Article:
Yeah, that is so true. And I’m so glad you mentioned that. And I’m glad everyone listening can hear that, because what you just mentioned, I’ve talked about this before on different podcast and different people have come up to talk about what is the brand’s mission. And it’s your you know, you mentioned it. You don’t just buy anything you want to see what is the brand connected to? What is their mission? Are they socially conscious? Are they environmentally conscious?
What are they doing at the end of the day? And you’re definitely not the only one that thinks that. And I think business owners really these days have to be cognizant of that fact, because people these days, especially if you’re a millennial, I think we see that more so in the millennial generation that they want to know what’s going on. They want to know behind the scenes who the brand is. And I’m even like that myself, because, like you said, there’s a ton of brands online you can buy from just, you know, so many sources to buy anything that you want a particular product.
But a lot of times what I do, because I see sites all the time and I just want to know what’s the differentiating factor between Brand A and brand B.. And so a lot of times I’m headed to the company page there about Page because I’m curious of that owner. Who is this person that put this who developed this brand? Is it just a conglomeration of a company who’s behind it and what are they doing and how do they what’s their story?
And that’s what I think a lot of people want to know, and that’s our personal branding ties into all of this.
Right. In terms of the founder and making sure that the the founder’s personal brand ties into the corporate brand and doesn’t hurt it.
Unfortunately, we see a lot of times that it can actually hurt the brand if the founder’s personal brand is vehemently opposed to the mission that they put out on the corporate site, well, then that’s going to be a huge issue.
Yeah, definitely. And that really also definitely ties back into the whole legacy piece. So you mentioned it. When you’re creating a brand, if you’ve created a platform prior to you even launching your brand, if you’ve created this particular platform, you know, and you’ve connected with the community around that particular whatever it is, a service or product, if you’ve connected prior to you launching, you really know what their needs are before you even start. And I think that’s really where it begins, because it’s otherwise you can put something up overnight, throw things out there and throw a product out there.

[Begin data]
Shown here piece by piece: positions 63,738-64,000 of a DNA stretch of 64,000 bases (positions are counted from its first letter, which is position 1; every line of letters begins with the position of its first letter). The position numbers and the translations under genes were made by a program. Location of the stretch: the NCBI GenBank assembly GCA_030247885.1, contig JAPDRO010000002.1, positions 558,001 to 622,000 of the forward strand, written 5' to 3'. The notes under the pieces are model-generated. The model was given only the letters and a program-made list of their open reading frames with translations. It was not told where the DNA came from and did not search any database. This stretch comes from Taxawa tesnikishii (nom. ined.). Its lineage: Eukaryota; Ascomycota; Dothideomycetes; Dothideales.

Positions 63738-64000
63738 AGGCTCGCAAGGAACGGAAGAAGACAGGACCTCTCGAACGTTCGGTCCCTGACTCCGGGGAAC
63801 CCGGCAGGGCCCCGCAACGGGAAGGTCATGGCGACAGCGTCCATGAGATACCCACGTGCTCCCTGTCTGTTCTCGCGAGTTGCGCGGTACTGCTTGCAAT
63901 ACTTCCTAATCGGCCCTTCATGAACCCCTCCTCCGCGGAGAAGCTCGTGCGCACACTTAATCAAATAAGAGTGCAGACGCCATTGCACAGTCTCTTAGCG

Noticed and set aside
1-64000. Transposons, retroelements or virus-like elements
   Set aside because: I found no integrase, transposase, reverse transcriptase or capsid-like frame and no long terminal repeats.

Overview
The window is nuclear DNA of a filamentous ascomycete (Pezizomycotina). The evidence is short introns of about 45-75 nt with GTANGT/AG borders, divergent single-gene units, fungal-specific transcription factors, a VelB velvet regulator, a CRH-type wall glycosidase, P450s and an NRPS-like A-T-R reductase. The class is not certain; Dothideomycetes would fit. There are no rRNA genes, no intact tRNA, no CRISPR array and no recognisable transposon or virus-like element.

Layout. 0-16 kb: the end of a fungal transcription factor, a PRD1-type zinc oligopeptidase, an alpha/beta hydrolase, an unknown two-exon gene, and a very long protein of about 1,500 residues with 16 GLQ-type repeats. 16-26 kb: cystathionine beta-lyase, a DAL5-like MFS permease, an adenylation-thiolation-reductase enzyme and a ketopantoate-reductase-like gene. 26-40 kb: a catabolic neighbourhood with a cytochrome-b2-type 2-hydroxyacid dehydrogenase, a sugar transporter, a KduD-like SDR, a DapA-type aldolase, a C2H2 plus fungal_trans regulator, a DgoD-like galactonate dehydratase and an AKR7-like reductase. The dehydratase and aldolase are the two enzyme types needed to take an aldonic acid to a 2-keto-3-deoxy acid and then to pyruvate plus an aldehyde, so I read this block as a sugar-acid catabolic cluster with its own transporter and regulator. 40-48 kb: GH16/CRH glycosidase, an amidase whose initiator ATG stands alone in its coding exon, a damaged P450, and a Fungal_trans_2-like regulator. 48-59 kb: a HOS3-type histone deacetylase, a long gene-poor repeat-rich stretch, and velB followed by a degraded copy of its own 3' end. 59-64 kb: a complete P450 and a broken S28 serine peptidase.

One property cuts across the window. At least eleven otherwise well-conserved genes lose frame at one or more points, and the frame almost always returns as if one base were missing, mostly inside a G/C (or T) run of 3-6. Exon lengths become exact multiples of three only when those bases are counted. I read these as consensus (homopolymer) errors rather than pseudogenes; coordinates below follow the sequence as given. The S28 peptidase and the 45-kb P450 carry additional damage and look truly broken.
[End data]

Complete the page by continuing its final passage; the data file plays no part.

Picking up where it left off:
And you just kind of like throwing darts in the dark. Basically, you kind of just guessing. You don’t necessarily know what the real needs are. You’re taking a guess. Maybe you’re trying to leverage off of another brand and what they’re doing. But it’s not authentic and it makes a difference if you look at some of the world’s largest brands.
Right. Let’s say Coca-Cola or some of these sort of legacy brands. Look, if we look at what they do from a CSR corporate social responsibility perspective, they they’re never really talking about the product they sell. They’re talking about how they make you feel or some other larger issue around that. Right.
So that’s what I’m when we talk about legacy, that’s what I’m encouraging people to think about.
For example, like if you are a company where you are now totally a virtual workforce and a remote office. So what’s interesting is that my company has been that way for years. You know, we used to have a big footprint in Wall Street, an office and two different offices and Wall Street now I don’t it’s our station working from home now before the pandemic, that was something like you didn’t really want to say. Right, because everyone’s like, oh, you know, it sounded better to have my big Wall Street office, but actually it’s probably better for the environment to do exactly what I have been doing.